Researchers from The University of Texas Health Science Center at San Antonio (UT Health San Antonio) have developed a small-molecule drug that prevents weight gain and adverse liver changes in mice fed a high-sugar, high-fat Western diet throughout life.
"When we give this drug to the mice for a short time, they start losing weight. They all become slim," said Madesh Muniswamy, PhD, professor of medicine in the health science center's Joe R. and Teresa Lozano Long School of Medicine.
Findings by the collaborators, also from the University of Pennsylvania and Cornell University, were published Feb. 27 in the high-impact journal Cell Reports. Muniswamy, director of the Center for Mitochondrial Medicine at UT Health San Antonio, is the senior author.
Fourth most common element
The research team discovered the drug by first exploring how magnesium impacts metabolism, which is the production and consumption of energy in cells. This energy, called ATP, fuels the body's processes.
Magnesium is the fourth most abundant element in the body after calcium, potassium and sodium, and plays many key roles in good health, including regulating blood sugar and blood pressure and building bones. But the researchers found that too much magnesium slows energy production in mitochondria, which are cells' power plants.
"It puts the brake on, it just slows down," said co-lead author Travis R. Madaris, doctoral student in the Muniswamy laboratory at UT Health San Antonio.
Deleting MRS2, a gene that promotes magnesium transport into the mitochondria, resulted in more efficient metabolism of sugar and fat in the power plants. The result: skinny, healthy mice.
Liver and adipose (fat) tissues in the rodents showed no evidence of fatty liver disease, a complication related to poor diet, obesity and type 2 diabetes.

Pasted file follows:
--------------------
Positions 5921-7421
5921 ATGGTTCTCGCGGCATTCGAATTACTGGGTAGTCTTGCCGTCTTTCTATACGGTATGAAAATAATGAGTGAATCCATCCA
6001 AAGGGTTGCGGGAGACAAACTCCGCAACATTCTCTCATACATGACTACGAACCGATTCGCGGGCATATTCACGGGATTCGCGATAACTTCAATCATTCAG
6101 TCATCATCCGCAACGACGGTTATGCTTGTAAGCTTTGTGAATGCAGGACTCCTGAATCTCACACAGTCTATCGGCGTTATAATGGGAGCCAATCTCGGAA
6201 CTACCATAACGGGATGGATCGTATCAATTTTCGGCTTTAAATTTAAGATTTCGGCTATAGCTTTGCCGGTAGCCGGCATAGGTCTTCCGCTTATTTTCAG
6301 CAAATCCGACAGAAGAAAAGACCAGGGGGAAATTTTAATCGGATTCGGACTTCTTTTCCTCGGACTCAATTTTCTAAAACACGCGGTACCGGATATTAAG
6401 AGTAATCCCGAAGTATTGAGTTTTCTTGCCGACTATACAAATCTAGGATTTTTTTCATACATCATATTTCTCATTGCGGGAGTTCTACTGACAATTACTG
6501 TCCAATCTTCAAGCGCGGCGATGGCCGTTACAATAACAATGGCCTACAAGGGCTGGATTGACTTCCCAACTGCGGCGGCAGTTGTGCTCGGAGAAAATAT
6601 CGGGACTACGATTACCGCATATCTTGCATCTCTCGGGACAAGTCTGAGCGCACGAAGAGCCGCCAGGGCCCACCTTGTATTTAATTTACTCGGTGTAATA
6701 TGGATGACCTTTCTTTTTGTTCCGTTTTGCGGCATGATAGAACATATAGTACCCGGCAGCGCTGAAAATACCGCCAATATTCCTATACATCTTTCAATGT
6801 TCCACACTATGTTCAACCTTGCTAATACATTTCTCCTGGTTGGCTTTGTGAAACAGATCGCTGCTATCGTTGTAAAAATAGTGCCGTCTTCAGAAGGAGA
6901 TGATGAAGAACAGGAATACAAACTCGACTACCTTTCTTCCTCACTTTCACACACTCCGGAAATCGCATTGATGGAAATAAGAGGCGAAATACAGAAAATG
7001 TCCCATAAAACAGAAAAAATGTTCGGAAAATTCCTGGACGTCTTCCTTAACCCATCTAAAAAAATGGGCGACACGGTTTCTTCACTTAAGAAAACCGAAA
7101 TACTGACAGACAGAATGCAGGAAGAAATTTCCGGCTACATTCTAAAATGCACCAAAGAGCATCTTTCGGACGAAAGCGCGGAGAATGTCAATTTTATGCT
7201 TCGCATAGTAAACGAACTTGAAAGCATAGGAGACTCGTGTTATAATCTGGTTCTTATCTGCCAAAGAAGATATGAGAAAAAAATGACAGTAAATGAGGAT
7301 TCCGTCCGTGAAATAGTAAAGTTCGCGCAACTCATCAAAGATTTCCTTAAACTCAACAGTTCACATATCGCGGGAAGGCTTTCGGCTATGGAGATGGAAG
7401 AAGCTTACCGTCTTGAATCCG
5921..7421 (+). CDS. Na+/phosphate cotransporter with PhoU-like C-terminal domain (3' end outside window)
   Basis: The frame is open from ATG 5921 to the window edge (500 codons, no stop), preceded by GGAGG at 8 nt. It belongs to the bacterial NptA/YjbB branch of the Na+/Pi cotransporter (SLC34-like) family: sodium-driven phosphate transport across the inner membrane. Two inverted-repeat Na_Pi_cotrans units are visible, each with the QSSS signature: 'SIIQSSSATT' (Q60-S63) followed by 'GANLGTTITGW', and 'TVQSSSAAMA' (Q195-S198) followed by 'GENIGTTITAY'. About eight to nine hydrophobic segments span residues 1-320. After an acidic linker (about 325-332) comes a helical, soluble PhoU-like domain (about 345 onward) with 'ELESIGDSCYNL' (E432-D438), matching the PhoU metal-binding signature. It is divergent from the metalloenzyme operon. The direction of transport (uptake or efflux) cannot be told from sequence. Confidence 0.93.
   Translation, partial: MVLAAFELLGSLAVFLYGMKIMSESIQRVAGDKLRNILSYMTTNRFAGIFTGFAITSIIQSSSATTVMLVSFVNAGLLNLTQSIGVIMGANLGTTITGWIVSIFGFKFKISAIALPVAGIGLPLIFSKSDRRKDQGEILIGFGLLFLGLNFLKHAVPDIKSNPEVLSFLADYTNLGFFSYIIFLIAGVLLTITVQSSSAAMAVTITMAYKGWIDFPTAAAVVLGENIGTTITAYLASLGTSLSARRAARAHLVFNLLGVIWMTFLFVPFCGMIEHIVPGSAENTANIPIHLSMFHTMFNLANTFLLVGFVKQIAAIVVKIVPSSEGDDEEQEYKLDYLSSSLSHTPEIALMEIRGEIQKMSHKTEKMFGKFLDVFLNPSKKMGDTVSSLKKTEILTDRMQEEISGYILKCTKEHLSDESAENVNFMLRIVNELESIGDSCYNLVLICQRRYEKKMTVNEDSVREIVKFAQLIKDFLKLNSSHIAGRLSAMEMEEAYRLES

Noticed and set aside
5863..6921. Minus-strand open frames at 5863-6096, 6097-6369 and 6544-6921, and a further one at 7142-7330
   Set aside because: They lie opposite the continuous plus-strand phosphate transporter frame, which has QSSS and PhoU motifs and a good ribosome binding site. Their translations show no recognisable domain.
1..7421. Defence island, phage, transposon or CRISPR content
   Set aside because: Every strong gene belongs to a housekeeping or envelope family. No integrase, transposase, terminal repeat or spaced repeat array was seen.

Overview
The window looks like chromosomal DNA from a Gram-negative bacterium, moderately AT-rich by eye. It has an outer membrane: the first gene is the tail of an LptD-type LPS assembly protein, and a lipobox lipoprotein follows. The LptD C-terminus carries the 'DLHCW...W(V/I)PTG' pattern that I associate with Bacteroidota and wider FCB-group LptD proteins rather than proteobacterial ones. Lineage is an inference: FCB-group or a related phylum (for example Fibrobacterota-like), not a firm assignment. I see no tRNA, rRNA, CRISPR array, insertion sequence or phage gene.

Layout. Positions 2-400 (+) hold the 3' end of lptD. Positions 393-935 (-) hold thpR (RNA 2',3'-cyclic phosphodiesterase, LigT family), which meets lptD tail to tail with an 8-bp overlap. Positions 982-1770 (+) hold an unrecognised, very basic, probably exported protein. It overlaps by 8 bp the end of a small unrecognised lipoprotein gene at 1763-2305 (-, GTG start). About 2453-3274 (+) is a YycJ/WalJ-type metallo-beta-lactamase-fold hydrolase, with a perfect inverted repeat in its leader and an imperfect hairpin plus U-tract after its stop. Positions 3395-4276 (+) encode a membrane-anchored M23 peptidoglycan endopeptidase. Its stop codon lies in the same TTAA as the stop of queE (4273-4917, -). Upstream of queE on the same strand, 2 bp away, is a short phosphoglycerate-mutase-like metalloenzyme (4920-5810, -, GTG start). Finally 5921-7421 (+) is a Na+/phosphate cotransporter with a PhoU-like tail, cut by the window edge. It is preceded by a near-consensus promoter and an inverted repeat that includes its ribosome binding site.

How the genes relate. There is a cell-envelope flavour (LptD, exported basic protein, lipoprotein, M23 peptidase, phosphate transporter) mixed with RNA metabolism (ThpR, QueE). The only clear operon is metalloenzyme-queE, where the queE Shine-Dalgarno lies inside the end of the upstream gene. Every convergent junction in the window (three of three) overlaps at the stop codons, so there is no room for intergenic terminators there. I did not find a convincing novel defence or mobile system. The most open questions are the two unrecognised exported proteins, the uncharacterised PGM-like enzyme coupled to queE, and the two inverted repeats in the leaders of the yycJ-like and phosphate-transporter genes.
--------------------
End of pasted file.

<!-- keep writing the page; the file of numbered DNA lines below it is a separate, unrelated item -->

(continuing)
The drug, which the researchers call CPACC, accomplishes the same thing. It restricts the amount of magnesium transfer into the power plants. In experiments, the result was again: skinny, healthy mice. UT Health San Antonio has filed a patent application on the drug.
The mice served as a model system of long-term dietary stress precipitated by the calorie-rich, sugary and fatty Western diet. The familiar results of this stress are obesity, type 2 diabetes and cardiovascular complications.
"Lowering the mitochondrial magnesium mitigated the adverse effects of prolonged dietary stress," said co-lead author Manigandan Venkatesan, PhD, postdoctoral fellow in the Muniswamy lab.
Joseph A. Baur, PhD, of the University of Pennsylvania and Justin J. Wilson, PhD, of Cornell are among the collaborators. "We came up with the small molecule and Justin synthesized it," Madaris said.
"These findings are the result of several years of work," Muniswamy said. "A drug that can reduce the risk of cardiometabolic diseases such as heart attack and stroke, and also reduce the incidence of liver cancer, which can follow fatty liver disease, will make a huge impact. We will continue its development."
Funders of this project include the National Institutes of Health, the U.S. Department of Defense and the San Antonio Partnership for Precision Therapeutics.
Materials provided by University of Texas Health Science Center at San Antonio. Original written by Will Sansom. Note: Content may be edited for style and length.
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